The wedding season is considered the best time for gold jewellers but with the yellow metal soaring to a record nearly Rs 18,000 per 10 gram, New Delhi jewellers have reported a 25 per cent drop in demand.
Even those reaching out to jewellery showrooms at the peak of the marriage season are putting a cap on their purchases, jewellers rued.
They said soaring prices have adversely affected their business as demand for ornaments has witnessed a fall by at least 25 per cent this season.
During the course of the year, the marriage season tends to be at its peak from mid-November to February, barring a few weeks in December with over 25,000 marriages scheduled during the period in Delhi only.
On the recent hike in gold prices, an official at state-run trading firm MMTC told PTI, "While jewellery buying is low, there is a positive influence in buying of gold coins and bars. People are investing more in solid gold expecting the market will rise further and they would be able to get good returns for their investments."
Market watchers believe that high prices are due to an unprecedented rush of investors into the bullion market, as also high global prices.
The city's leading gold retailers in Chandni Chowk and Karol Bagh said they are flooded with requests for cheaper necklaces, rings, earrings and bangles.
"Till last year, people used to give 10 or 15 tolas (100 or 150 gm) of jewellery to the prospective brides, but now they are buying only after deciding the amount of money they will spend on ornaments," said Nitin Malik, owner of Malik Jewellers Pvt Ltd, an MMTC franchise in New Delhi.
Atul Jain, a jeweller from Chandni Chowk said, "Sale has gone down by almost 25 per cent. People are buying only for brides and grooms," adding a gold ring now costs around Rs 9,000 as against Rs 5,000 last year.
The ongoing volatility is also keeping the prospective buyers at bay as they are unable to decide whether its the right time to invest in jewellery or not.
Families are cutting costs and buying new sets only for the bride. The others are just getting old jewellery polished, Jain said.
According to a shop manager at a Tanishq outlet, the trend of using gold in smaller quantities picked up after 2004, when the price of the precious metal began rising. "We are now trying to satisfy customers by showing big pieces with less gold and a low price tag," he said.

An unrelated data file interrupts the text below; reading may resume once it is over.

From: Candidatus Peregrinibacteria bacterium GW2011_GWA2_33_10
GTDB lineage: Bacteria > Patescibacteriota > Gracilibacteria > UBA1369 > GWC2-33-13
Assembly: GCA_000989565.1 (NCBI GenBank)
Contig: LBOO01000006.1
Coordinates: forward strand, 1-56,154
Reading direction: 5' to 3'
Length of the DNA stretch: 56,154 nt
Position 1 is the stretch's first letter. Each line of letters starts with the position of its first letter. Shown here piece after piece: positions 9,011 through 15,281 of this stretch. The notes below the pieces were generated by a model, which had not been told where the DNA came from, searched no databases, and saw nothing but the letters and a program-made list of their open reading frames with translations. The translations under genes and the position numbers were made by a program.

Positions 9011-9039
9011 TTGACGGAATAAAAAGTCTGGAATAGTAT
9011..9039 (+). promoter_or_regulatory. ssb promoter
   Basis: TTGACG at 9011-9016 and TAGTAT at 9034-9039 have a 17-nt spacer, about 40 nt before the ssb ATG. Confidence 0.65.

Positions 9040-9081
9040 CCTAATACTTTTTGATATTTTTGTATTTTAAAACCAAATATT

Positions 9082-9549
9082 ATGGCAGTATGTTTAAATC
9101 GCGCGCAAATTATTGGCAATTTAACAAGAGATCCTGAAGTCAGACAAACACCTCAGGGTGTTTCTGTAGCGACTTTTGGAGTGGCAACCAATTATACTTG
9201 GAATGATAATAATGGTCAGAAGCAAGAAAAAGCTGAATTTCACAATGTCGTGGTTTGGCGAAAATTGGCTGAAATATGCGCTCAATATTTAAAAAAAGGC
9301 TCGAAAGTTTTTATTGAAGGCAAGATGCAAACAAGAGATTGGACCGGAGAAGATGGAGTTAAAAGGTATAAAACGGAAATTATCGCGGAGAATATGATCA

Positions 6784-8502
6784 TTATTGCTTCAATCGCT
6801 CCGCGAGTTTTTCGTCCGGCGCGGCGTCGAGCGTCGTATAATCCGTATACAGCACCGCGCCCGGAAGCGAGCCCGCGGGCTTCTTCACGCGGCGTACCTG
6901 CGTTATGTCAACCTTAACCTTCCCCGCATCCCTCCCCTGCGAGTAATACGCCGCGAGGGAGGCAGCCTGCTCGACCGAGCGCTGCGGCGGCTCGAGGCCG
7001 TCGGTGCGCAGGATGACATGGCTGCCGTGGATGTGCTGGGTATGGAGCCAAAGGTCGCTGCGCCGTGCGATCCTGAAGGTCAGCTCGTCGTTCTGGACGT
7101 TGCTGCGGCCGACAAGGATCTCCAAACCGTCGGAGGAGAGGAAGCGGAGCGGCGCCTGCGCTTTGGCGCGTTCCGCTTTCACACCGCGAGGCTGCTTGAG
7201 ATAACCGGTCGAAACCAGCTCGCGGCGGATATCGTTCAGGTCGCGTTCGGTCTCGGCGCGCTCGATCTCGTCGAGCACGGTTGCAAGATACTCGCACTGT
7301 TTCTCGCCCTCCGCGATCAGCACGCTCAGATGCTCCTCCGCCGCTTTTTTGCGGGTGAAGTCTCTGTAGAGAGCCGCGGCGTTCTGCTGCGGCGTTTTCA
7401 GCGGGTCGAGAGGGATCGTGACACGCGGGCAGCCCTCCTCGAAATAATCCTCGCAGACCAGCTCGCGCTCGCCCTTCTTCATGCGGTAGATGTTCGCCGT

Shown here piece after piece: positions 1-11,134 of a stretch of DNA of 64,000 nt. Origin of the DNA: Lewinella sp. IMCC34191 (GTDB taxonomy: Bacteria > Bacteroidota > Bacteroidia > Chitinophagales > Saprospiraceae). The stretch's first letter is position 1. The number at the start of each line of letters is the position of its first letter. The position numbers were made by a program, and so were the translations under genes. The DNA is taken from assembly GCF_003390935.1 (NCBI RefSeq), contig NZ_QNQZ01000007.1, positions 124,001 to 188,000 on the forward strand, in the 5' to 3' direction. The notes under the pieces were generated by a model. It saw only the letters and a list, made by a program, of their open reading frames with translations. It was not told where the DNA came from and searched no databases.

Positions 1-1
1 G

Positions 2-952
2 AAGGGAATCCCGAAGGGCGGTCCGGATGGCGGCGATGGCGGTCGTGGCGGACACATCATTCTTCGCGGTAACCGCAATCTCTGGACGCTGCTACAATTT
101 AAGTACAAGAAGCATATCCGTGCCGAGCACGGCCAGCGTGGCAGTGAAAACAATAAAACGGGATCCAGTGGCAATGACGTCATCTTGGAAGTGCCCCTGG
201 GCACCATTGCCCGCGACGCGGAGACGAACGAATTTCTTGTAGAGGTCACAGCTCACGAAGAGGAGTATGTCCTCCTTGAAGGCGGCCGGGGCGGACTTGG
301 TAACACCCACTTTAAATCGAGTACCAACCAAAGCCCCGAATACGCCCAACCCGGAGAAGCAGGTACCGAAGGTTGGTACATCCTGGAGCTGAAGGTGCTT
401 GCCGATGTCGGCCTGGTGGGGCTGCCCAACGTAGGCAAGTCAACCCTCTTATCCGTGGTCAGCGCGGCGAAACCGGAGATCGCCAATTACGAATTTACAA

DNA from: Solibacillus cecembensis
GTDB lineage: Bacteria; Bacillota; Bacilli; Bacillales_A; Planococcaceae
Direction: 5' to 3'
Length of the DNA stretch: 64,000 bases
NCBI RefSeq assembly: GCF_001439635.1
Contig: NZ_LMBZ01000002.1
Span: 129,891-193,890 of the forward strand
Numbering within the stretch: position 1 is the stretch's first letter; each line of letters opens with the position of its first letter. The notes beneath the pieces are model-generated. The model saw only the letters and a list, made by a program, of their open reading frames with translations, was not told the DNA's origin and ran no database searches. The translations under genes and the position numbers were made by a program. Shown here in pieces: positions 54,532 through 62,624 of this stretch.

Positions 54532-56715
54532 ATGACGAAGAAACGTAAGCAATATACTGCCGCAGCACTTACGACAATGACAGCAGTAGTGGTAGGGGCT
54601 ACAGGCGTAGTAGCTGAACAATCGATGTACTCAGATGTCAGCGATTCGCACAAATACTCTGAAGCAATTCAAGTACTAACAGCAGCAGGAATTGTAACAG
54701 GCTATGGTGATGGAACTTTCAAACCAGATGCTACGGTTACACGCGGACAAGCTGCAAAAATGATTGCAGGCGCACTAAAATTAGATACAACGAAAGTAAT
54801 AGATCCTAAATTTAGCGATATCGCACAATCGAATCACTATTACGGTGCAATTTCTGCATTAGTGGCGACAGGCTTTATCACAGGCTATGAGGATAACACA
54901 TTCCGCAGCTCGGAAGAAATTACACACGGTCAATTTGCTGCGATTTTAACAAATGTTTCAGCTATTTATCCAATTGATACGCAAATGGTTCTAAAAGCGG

Karan Kriplani, owner of Girdhari Lal Co in Connaught Place in New Delhi said, "A mild sentiment exists among customers. They are hesitant in buying over the counter."
A K Chhabra, sales manager with Phulkari in Connaught Place, said people might be buying less jewellery but they are investing in solid gold -- bars and coins.
"These items have a long term investment value as there is least possibility of value depreciation on re-selling," Chhabra said.
Sonal, a professor, said, "My elder daughter is getting married in January but I am not getting any new jewellery for myself. Our budget doesn't allow it."
Noting that consumers are hesitant in buying heavy jewellery, a senior staff member with Mehrasons, a leading gold shop in the city said, "Clients ask us to make a specific design with less gold that would fit into their budget.
"The investor sentiment is pretty bad right now, it seems there is no end to the negative factor. Gold is touching Rs 18,000 mark and it appears to be almost out of reach of the common man."
Preeti Nigam, an MNC employee who is tying the knot next month, said, "I have placed an order for a gold set and a necklace after selecting the design from the readymade pieces.
"The jeweller will design both the pieces -- with less gold content -- for the same cost for which I would have get only one if I had bought the readymade pieces."
However, Praveen Jain, who has a jewellery showroom in Bhogal market, begs to differ saying the volatile gold prices have not affected jewellery sales.
"Those who want to buy are purchasing gold -- both jewellery as well as solid gold. There is a demand for ornaments," Praveen said.